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Chapter 14

PSYC 2310 Chapter 14 Notes.docx

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University of Guelph
PSYC 2310
Jeffrey Yen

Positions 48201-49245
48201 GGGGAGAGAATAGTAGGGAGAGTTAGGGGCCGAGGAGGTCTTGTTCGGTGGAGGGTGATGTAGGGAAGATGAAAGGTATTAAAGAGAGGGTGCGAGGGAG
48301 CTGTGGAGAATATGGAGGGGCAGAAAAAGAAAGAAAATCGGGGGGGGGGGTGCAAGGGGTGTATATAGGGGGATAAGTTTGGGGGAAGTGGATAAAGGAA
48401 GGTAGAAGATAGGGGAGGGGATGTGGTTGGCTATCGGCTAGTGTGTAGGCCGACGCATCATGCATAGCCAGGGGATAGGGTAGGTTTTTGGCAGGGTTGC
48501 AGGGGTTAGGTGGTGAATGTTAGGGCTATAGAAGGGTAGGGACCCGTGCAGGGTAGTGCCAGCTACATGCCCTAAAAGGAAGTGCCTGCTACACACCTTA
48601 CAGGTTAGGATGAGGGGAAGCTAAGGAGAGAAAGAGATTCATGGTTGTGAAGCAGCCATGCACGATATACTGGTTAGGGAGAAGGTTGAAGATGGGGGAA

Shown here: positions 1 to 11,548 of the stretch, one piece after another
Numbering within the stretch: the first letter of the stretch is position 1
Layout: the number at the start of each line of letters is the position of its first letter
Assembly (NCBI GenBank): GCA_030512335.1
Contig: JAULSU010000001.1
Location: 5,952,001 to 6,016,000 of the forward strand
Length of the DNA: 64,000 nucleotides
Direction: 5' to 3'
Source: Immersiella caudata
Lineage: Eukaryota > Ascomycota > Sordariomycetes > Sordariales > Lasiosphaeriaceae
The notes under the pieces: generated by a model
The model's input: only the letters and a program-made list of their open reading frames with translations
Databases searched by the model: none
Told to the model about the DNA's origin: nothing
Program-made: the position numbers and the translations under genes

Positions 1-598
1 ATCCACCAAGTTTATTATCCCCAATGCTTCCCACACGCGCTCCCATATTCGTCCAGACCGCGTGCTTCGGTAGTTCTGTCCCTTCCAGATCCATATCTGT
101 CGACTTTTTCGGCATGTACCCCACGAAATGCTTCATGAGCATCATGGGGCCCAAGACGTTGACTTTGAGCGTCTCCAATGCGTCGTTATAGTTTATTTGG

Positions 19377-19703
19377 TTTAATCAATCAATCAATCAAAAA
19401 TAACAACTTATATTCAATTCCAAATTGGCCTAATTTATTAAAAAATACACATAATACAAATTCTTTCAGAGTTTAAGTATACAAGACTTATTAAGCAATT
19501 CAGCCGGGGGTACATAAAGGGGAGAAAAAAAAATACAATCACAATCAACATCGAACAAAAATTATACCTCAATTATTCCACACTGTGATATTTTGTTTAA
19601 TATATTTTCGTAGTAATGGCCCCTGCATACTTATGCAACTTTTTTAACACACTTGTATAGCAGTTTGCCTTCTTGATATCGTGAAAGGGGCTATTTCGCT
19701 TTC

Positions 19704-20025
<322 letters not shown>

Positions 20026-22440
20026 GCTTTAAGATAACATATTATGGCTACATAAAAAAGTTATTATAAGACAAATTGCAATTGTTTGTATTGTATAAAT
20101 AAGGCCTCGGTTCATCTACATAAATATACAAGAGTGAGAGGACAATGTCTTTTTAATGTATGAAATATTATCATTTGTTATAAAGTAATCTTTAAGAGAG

Chapter 14: Interpersonal Attraction and Close Relationships  People in close relationships are happier and live longer  Wegner: special allure of “secret relationships”; increase relationship excitement because people have to exert time and energy suppressing their desire to talk about the relationship to others; secrets with one’s partner leads to increased attraction  General preference for objects that they find attractive  People from diverse backgrounds and cultures generally agree on what is physically attractive which is associated with many benefits The benefits of physical attractiveness  Greater likelihood of being hired for a job, higher starting salaries, and bigger raises, better job security Why does physical attractiveness lead to attraction? Biological explanations  Preference for physical features that indicate health or reproductive body; symmetrical face and well-proportioned body; likely to be more healthy; genetic superiority in terms of vulnerability to disease and reproductively fit  Area of the brain that is activated in the same area that is associated with other types of rewards  What people find beautiful is quite consistent  People prefer faces that are average as opposed to distinct; find composite photos more attractive than the individual faces that make up the composite  Preference for average faces is not unique; people even find average dogs and birds more attractive than unique ones  Average is more familiar and resemble internal face prototypes that we form from experience and are more familiar to us than faces that are more distinct and unique  Tend to like what is familiar to us  More symmetrical more attractive because they average the slight differences between people  Women’s ability to detect facial symmetry increases when they’re menstruating, suggesting that they may be more susceptible to attractive (symmetrical men at this time) Socio-psychological explanations  Lead to social profit  Standing with others who are attractive you do seem more attractive than those who are standing with unattractive people; attractive people get more dates and sexual experiences  Sigall and Landy: both male and female participants rated a man who was with an attractive girlfriend more favourably then when he was with an unattractive woman  Sigall and Landy: others had an enhanced impression of them in terms of confidence, talent, and sociability then when they were associated with an unattractive women  “What is beautiful is good” stereotype: attractive is associate with a variety of other positive traits; attractive people = higher in intelligence and social competence and seen as better adjusted and more extroverted/dominant, have better lives and is more persuasive  Attractive people possess greater social skills, more fun; consistently treated better; more positive interactions; get more help, attention, rewards  When interacting with an attractive person, people elicit nurturing and sociable behaviour; leads to behaviour by the target individual confirming the stereotypes  Frequent and positive interactions=attractive individuals develop greater social skills, more self-disclosure  Attractive people have more desirable characteristics: less lonely, less anxious, more popular, more sexually experienced, even smarter, and feel better about themselves  Men and women have evolved different mate preferences to maximize their reproductive success  Women need to have men with resources and this likelihood of preference may vary depending on their likelihood of getting pregnant  Men’s short-term goals is to have many mates and looks for women displaying sexual cues Critiques of evolutionary perspective  Gender differences are much more pronounced when you ask people for their preferences in short-term and casual dating situations  No real gender difference in long-term and more committed ones and no difference in the desirability of a potential mating partner based on sexual experience  Women valued men more highly who had moderate sexual experience  Men placed the highest value on women with high sexual experience  Both men and women prefer physical attractiveness in a short-term mate and are more selective when selecting a long-term partner than a short-term one  actual interest in real-life partners shows no gender differences on the importance of attractiveness and earning potential How different are men and women in sex-related behaviours?  Differ in the extent to which they prefer attractive partners that are younger than them  Men = more importance on attractiveness  Women = give more weight than men to traits that signify resources, more education, and older; attracted to confident men  Men and women for their desired number of lifetime sexual partners: men more interested in having multiple partners  Women do not generally prefer men with stereotypically masculine traits and high levels of resources; androgynous dating partners as more desirable; feminine characteristics as better than masculine ones  Barclay: desirability of altruism for both genders; does not address the relative importance of altruism vs other traits like attractiveness, dominance, or status  Women don’t just want men with resources, they want men with particular character traits which may in turn lead to the acquisition of resources  Eagly and Wood: preferences reflect long-standing gender differences in societal roles; men have more opportunity than women  As women gain power and resources, they’re less focused on choosing mates who also have power and resources Contrast Effect  Attractiveness depends on the attractiveness of those whom we compare them to  A particular dating partner might look very attractive when comparing to others but seem unattractive compared to others  Consequences for relationship longevity: the commitment of men who are in dating relationships decreases when they see a group of attractive women  Women’s commitment to their current relationship decreases once they see a group of dominant men (who might have resources)  How attractive based not only of the target’s desirability but also the desirability of other people in the environment during comparison Similarity  We like people who are similar to ourselves, share attitudes, values, interests, share demographic characteristics  Matching hypothesis: tend to seek and find partners who are at roughly our own level of physical attractiveness  Believe that similar others will like us, greater in satisfaction  Reduces potential for conflict Complementarity  Little research that shows that people are attracted to those who are fundamentally different from themselves  Qualities in a partner that are different from one’s own are initially arousing but later causes irritation  Our self-concept can be threatened if our friends or partner out performs us if we make comparisons in domains that are important to us  Similarity in attitudes and complimentarity in performance domains increases liking and attraction Reciprocity  Reciprocity: in-kind response to the behaviour of others  People are attracted to people who they think like them  Having someone grow to like you more over time can lead to especially strong feelings of attraction  Believing that people likes you can also lead to greater self-disclosure over time  We disclose more to people who disclose to us  More interested in dating people who are choosy and selective but still obtainable Proximity  More likely to meet and get to know people that you are in close proximity to and interact with a lot  More proximity, less effort to maintain relationship Predictors of attraction in friendship  Similarity is a strong predictor of attraction and satisfaction in friendships  Proximity What is love?  More people in the “love” category than the “in love” catergory  Both men and women reported being “in love” with the same number of people, women reported “loving” more people than men  Fehr and Russell: rate different types of love in terms of how prototypical of the concept of love each type was  maternal love, parental love, friendship, sisterly love, romantic love Triangular Theory  Sternberg: passion, intimacy, commitment  Passion: deep physical attraction and consistent thoughts about it, sexual desire,  Intimacy: great liking and emotional closeness  Commitment: your degree of connection and responsibility to the other person  Romantic love: passion and intimacy  Companionate love: intimacy and commitment  Consummate (complete) love: all three components are the happiest and most long- lasting Changes in love across relationship stages  Intimacy and passion scores were lowest for those who are casually dating  Intimacy and passion are highest for people who are engaged  Intimacy and passion are low again in marriage  Commitment increased at each of these 3 levels of relationship seriousness Love styles theory  Eros (passionate love), ludus (uncommitted love), storge (friendship love), mania (obsessive love), pragma (practical love), agape (selfless love) Impact on relationships  Associated with interaction, satisfaction, longevity  People tend to prefer dating partners who have similar love styles to their own  Influences interaction within ongoing dating relationships  Men: high eros, low ludus = high satisfaction  Women: high eros, low mania = high satisfaction  Longevity found for couples with high eros and low ludus; both passionate and committed love Arousal Attribution Theory  Misattribution of arousal caused by grief or sadness, which then gets misinterpreted as a deep romantic love  Attraction is a physiological arousal, which can lead to excitation transfer  Excitation transfer: the arousal caused by one stimulus is added to the arousal from a second stimulus and the combined arousal is attributed to the second stimulus based on Schachter’s 2-factor theory of emotion  Passionate love: an intense, exciting and all-consuming type of love which includes constant thoughts about the person, powerful physical attraction, and intense communication; an emotional state in which arousal is interpreted as attraction to a romantic stimulus  Passionate feeling should increase when we’re aroused  Dutton and Aron: gender effect as participants would help female because of possibility of further interaction with her  Misattribution of the physiological arousal caused by the situation can make someone look more attractive  White, Fishbein, Rutstein: attraction as a function of arousal and physical attractiveness  theory of aversion: arousal makes attractive people seem more attractive and makes us more aversive toward people we find unattractive Reward Theory  We like people who are present when we experience reward  Classical conditioning  If you consistently feel good when you’re around a person, you will end up liking them  If you are in a normal environment you will like someone more than if you met them in an undesirable environment Why does love matter?  Very important for our physiological and physical health  Higher levels of self-esteem and self-efficacy, better health  Neurologically has the same effect as a drug The brain in love  Fisher: think of loved one, activity in caudate nucleus  reward system; high level of activity in ventral tegmental area that produces dopamine  Romantic love is produces by specific chemicals in the body: high dopamine and norepinephrine. Low serotonin What predicts a happy and healthy relationship?  Amount of time and energy we have put into the relationship  Attachment styles: the expectations that a person has about a relationship partner, based largely on the person’s early experiences with his or her caregivers  Positive illusions: the notion that people tend to see their romantic partners as well as their relationships in highly idealized ways Attachment styles  Secure attachment bonds: parents how are available and responsive, children feel comfortable depending on them and comfortable exploring new situations  Insecure attachment bonds: anxious/ambivalent attachment or avoidant attachment, disorganized ins